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newsrel -- Study links wildfire smoke exposure to reduced immune system function

Posted: 07 Jan 2014 14:02:51
Please consider the following news release from the California
Air Resources Board:

January 7, 2014


Melanie Turner
(916) 322-2990

Study links wildfire smoke exposure to reduced immune system

10-day episode of wildfire smoke in 2008 offers unexpected
primate research opportunity

Sacramento — An ARB-funded study at the California National
Primate Research Center showed for the first time that exposure
to high levels of fine particle pollution at infancy adversely
influences development of the branch of the immune system that
combats infectious disease, and adversely affects the development
of lung function.

The study was the product of unusually high levels of fine
particle pollution in Northern California as the result of about
2,000 wildfires in June 2008. Over a period of 10 days levels of
PM2.5 (the terminology for inhalable particles smaller than 2.5
microns) at the UC Davis campus were recorded at 50 to 60
micrograms per cubic meter. Some readings reached as high as
nearly 80 micrograms per cubic meter, well over the federal
standard of 35 micrograms per cubic meter. 
The study was designed to investigate the effects of air
pollution on infants, taking advantage of a rare case of
scientific serendipity: as it happens, the high levels of
particle pollution coincided with the end of the season when
rhesus monkey babies are typically born at the federally funded
Primate Center. The rhesus macaque monkeys, including a
significant number of monkeys between 1 and 3 months old, live
full time in outdoor field cages at the facility, and were
exposed to the elevated levels of air pollution 24 hours a day as
a result of the fires. 

The following year, no days came close to exceeding the federal
standard, allowing investigators to compare lung function and
levels of immune system activation of the 2008 smoke-exposed
monkeys to those born in the same months in 2009 when there were
no wildfires.

All animals were studied when they were 3 years old (young
adulthood). No animals were harmed, and the research involved
only blood samples and lung function tests.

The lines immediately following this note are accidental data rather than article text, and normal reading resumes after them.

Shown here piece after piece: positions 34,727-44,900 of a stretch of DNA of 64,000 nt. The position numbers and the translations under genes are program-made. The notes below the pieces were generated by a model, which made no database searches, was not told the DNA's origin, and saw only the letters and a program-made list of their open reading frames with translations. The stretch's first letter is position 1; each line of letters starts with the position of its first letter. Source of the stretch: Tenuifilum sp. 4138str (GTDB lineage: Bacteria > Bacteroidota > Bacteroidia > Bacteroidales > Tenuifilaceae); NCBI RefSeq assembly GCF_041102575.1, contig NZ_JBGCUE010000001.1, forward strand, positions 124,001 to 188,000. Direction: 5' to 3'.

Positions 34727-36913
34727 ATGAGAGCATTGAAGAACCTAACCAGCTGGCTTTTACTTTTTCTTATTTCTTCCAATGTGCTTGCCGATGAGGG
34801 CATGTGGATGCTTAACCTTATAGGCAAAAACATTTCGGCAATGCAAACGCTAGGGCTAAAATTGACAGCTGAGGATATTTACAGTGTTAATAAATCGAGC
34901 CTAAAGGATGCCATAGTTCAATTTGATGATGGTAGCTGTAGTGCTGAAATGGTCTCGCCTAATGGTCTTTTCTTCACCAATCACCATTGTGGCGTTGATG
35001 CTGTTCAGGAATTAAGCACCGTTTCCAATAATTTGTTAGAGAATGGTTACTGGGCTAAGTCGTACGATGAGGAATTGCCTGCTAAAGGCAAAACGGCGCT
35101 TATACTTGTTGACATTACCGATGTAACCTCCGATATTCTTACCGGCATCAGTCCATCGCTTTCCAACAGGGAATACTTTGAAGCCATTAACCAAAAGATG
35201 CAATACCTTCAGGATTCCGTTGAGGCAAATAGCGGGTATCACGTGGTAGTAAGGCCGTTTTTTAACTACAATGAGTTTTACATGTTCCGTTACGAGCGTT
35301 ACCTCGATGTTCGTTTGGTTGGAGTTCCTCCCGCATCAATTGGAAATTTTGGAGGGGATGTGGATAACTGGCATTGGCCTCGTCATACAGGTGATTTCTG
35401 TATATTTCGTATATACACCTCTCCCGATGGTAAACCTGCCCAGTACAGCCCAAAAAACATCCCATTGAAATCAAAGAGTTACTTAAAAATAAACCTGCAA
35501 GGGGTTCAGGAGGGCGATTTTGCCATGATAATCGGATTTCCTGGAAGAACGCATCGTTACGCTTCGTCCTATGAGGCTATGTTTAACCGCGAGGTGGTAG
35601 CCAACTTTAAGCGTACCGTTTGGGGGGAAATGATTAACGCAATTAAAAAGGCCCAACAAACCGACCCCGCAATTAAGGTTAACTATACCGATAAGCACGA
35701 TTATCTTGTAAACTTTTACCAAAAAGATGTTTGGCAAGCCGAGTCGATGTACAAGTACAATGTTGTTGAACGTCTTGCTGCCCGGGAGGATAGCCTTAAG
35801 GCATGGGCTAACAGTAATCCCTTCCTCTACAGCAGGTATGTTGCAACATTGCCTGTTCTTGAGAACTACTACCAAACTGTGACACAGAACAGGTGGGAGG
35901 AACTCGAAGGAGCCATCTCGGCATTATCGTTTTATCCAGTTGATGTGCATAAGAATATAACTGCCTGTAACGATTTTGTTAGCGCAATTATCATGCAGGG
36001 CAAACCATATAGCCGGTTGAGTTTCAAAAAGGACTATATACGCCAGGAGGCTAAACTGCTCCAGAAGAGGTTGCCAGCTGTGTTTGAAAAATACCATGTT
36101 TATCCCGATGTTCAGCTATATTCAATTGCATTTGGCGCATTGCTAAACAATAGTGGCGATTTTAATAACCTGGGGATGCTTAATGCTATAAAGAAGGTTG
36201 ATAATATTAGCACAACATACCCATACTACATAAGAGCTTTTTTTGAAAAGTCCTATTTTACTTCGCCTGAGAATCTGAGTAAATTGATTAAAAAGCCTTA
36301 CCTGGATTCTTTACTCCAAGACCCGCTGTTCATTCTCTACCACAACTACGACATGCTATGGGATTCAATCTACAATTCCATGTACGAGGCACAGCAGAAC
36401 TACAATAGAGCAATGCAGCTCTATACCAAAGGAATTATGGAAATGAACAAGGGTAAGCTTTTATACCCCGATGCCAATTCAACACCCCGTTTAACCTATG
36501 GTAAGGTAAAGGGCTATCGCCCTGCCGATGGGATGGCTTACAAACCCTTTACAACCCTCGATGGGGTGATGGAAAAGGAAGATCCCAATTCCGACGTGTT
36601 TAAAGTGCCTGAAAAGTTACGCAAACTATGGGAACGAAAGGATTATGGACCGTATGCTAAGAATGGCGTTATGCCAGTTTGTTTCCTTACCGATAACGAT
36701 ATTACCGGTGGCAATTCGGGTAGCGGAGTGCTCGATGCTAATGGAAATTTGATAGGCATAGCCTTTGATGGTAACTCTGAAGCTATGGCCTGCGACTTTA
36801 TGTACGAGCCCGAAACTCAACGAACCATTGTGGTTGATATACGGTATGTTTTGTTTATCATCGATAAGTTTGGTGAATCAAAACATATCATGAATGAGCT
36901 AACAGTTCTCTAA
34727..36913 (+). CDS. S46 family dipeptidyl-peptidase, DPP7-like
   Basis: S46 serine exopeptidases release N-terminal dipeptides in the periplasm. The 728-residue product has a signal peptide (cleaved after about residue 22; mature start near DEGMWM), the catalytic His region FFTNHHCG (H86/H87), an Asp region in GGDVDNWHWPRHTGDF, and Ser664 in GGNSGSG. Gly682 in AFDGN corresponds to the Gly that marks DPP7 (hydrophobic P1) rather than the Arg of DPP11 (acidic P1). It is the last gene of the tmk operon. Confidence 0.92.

The ARB-funded research project, “Persistent Immune Effects of
Wildfire PM Exposure During Childhood Development,” was led by
Dr. Lisa Miller, CNPRC respiratory diseases unit leader.
Significant findings include:
• Several parameters of immune system function that help protect
the body from bacterial infection were found to be reduced in the
animals exposed as infants to the wildfire PM2.5, compared to
animals born the following year.
• This is the first time fine particle pollution has been shown
to influence the branch of the immune system that combats
infectious disease.
• Unexpectedly, investigators found a link between reduced immune
system function and abnormalities in lung function, particularly
in female animals.

The results suggest that, as a result of the adverse impact on
the immune system, the exposed monkeys are more susceptible to
infectious disease. The results also suggest that infancy is a
period during which high PM2.5 exposures may adversely influence
development of the innate immune system, and adversely affect
development of lung function. Infancy may be associated with
increased vulnerability to high levels of air pollution exposure
because of the rapid lung and immune system development that
occurs during the early months of life. 

Researchers intend to continue their research on the two groups
of monkeys throughout their lives to see if the adverse immune
and lung function impacts persist.

While several studies suggest short-term exposure to wildfire
emissions (over a few days) can worsen symptoms of asthma and
other lung diseases, no studies to date have investigated whether
there are long-term health consequences to such exposures. 

Numerous scientific studies have previously linked exposure to
PM2.5, which can be deeply inhaled into the airways and lungs, to
a variety of problems, including premature death, especially in
people with pre-existing heart disease. PM is also found in

The California Air Resources Board has implemented a number of
emissions control regulations that have dramatically reduced
PM2.5 levels statewide. While the PM2.5 levels measured in summer
2008 are much higher than levels typically seen today, those
levels were common in the past, prior to the state implementing
emissions control regulations. 

For more information about the ARB-funded research project, go to

For more information about the CNPRC at UC Davis, go to
http://bit.ly/1a5yt34. To request access to high resolution
photos of rhesus macaque monkeys at the CNPRC, email
Web_CNPRC@primate.ucdavis.edu or call (530) 752-0447.

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